Fencing champ-turned-doctor leads free hip & knee pain seminar

ENCINITAS — Christopher Hajnik knows a thing about knee pain.

A member of the 1994 NCAA Championship fencing team at the University of Notre Dame, Hajnik’s struggle with knee pain dates back to his high school years, where he tore cartilage in his knees playing football.

During a subsequent knee surgery in his 20s, Hajnik said his orthopedic surgeon took him under his wing in advance of the procedure.

“The surgeon recognized my interest in medicine, and he let me come into the operating room,” Hajnik said. “It was really cool, because you could see a problem and the strategy to fix it.”

More than two decades later,

Dr. Christopher Hajnik’s presentation is from 6:30 to 8 p.m. Nov. 2 at the conference center at Scripps Memorial Hospital Encinitas. Courtesy photo

as he will host a free presentation Nov. 2 on treatment options for chronic knee and hip pain, which he said costs Americans $200 to $300 billion in direct costs and lost productivity.

“I take my role as an orthopedic surgeon very seriously, so when patients come to see me, my main goal is to create a happy patient,” said Hajnik, who also serves as the Carlsbad High School football team’s doctor. “I think there is a certain degree of mystery and misunderstanding out there (about chronic pain). More than 15 million Americans have severe arthritis, and it accounts for a huge financial burden on our country. Patients need to understand there are things they can do that are nonsurgical that help them not only feel better, but mean millions to our country in terms of productivity.”

Hajnik said his presentation will take aim at the rise in stem cell injections as treatment for arthritis, a treatment that he said has no scientifically proven benefits and costs patients thousands of dollars.

“What I am trying to do with my talk is to give patients a strategy to manage arthritis that is based on evidence, not by marketing or word-of-mouth type of discussions,” Hajnik said. “There are a lot of patients falling prey to some fly-by-night operations that promote stem cell injections as a miracle cure.

“While it shows promise, some of these blanket statements you’ve seen in newsprint and on the internet frankly amount to a snake-oil situation,” Hajnik said. “And it is frustrating when I see a patient come into my office and I look at an X-ray that shows severe arthritis and when discussing their symptoms I hear that they just had a stem cell injection a short time ago and have a bill of $3,000 to $6,000 for injections.”

Hajnik said that North County residents might be susceptible to falling prey to such treatments because they are well-educated and more open minded to alternative therapies than your average patient.

“I want to emphasize to people that while there is research on stem cells for some applications that are effective, it’s not a blanket endorsement,” Hajnik said. “There is no evidence yet to suggest that you can obtain stem cells … inject it into an arthritic knee and cure arthritis. We are just not there yet.”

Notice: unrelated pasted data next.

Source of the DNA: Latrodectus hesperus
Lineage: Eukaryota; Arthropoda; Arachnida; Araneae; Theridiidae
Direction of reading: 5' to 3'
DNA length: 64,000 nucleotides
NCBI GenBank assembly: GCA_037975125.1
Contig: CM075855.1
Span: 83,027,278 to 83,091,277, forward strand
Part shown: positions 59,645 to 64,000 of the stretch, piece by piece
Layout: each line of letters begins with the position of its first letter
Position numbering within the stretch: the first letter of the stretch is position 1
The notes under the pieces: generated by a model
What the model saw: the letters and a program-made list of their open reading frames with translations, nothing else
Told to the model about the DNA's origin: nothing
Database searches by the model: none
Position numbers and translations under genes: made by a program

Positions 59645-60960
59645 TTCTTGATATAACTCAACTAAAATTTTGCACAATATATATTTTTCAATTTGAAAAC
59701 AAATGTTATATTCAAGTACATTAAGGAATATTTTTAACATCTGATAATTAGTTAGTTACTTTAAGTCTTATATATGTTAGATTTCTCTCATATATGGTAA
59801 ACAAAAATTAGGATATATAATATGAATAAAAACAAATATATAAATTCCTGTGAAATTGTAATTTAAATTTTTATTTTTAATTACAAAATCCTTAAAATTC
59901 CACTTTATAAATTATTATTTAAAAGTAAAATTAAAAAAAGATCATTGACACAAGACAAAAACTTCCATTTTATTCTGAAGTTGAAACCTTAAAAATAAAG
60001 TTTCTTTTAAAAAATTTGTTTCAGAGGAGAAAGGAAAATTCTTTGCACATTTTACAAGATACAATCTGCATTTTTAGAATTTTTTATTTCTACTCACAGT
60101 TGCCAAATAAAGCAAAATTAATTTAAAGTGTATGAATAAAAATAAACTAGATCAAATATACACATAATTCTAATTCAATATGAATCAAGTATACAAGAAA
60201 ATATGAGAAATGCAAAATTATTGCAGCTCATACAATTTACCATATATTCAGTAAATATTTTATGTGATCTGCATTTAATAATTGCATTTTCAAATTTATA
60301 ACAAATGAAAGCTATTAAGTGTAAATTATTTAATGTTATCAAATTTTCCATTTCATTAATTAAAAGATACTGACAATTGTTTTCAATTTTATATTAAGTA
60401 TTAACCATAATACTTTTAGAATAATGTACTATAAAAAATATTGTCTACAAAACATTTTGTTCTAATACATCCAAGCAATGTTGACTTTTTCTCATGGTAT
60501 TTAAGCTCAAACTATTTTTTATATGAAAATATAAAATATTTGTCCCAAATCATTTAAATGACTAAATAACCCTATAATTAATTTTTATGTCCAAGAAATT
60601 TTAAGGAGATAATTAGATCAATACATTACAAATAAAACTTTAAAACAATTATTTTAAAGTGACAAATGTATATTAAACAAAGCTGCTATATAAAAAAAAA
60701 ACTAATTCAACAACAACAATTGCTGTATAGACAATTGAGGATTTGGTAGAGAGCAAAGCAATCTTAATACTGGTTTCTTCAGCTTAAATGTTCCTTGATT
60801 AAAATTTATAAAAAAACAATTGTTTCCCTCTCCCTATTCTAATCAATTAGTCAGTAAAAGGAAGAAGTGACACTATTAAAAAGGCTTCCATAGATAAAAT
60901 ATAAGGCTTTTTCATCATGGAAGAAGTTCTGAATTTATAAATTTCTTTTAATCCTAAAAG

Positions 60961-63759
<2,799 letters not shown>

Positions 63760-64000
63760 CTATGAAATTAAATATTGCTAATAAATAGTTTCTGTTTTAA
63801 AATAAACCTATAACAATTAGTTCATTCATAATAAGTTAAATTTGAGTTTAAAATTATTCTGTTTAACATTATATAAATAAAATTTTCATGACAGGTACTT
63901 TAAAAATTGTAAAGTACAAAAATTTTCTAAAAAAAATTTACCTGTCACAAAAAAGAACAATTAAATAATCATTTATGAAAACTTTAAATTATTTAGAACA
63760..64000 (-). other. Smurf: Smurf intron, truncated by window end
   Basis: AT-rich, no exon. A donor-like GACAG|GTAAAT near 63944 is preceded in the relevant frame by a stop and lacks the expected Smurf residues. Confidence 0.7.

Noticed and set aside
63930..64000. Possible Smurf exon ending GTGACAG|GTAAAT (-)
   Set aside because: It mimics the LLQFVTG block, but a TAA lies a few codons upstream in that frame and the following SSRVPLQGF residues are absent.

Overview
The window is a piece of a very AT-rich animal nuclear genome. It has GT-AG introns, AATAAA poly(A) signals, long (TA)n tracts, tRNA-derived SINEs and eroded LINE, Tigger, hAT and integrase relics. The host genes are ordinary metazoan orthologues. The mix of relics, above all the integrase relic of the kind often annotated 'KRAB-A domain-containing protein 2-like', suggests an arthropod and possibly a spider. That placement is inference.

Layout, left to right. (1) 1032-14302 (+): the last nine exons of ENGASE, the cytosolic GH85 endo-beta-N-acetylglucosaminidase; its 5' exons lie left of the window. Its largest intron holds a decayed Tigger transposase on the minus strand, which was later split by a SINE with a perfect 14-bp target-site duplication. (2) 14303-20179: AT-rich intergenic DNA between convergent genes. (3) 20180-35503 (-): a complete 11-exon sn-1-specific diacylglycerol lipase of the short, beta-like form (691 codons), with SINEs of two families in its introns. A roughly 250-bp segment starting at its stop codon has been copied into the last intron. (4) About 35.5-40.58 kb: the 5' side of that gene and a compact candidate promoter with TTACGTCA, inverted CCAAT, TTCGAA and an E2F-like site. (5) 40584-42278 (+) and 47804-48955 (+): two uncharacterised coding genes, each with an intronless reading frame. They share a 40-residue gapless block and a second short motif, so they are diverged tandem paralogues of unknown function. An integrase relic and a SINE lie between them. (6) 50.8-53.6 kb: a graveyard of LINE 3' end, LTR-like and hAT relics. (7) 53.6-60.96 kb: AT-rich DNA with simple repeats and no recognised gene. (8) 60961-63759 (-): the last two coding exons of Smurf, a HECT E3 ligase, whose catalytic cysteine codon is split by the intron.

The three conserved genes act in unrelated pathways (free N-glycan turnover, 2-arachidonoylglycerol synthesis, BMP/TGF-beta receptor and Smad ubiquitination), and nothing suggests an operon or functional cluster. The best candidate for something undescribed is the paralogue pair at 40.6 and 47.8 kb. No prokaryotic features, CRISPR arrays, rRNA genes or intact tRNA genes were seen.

Hajnik said he will discuss proven treatment methods for joint pain, everything from noninvasive treatments such as medication, minimally invasive procedures such as injections and surgical procedures.

Many of these tips keep him going daily, said Hajnik, who still suffers from severe arthritis, but is too young to get a knee replacement that would last him for the rest of his life.

Part of his motivation in wanting people to understand how to manage and alleviate their knee pain short of replacing the joint is reducing the overall number of people who will need replacements, which is expected to rise astronomically the next two decades.

In 2010, doctors performed 600,000 knee replacements Hajnik said. By 2030, that number is expected to rise to 3 million, a fivefold increase.

“But there is not going to be a fivefold increase in orthopedic surgeons,” Hajnik said. “If there is a way to cut that down … that’s an easier thing for an orthopedic surgeon to stomach.”

Hajnik said he takes pride being able to deliver this message at Scripps Memorial Hospital in Encinitas, in a region where many of the people he helps are his neighbors.

“It means a lot, I run into these people at football games, and most of them already know each other,” Hajnik said. “It is one more opportunity to get out there in this community that is my home and I don’t plan on leaving because I truly love it.”

Dr. Hajnik’s presentation is from 6:30 to 8 p.m. Nov. 2 at the conference center at Scripps Memorial Hospital Encinitas, located at 354 Santa Fe Drive, Encinitas 92024. To register, call 1-800-SCRIPPS (1-800-727-4777).


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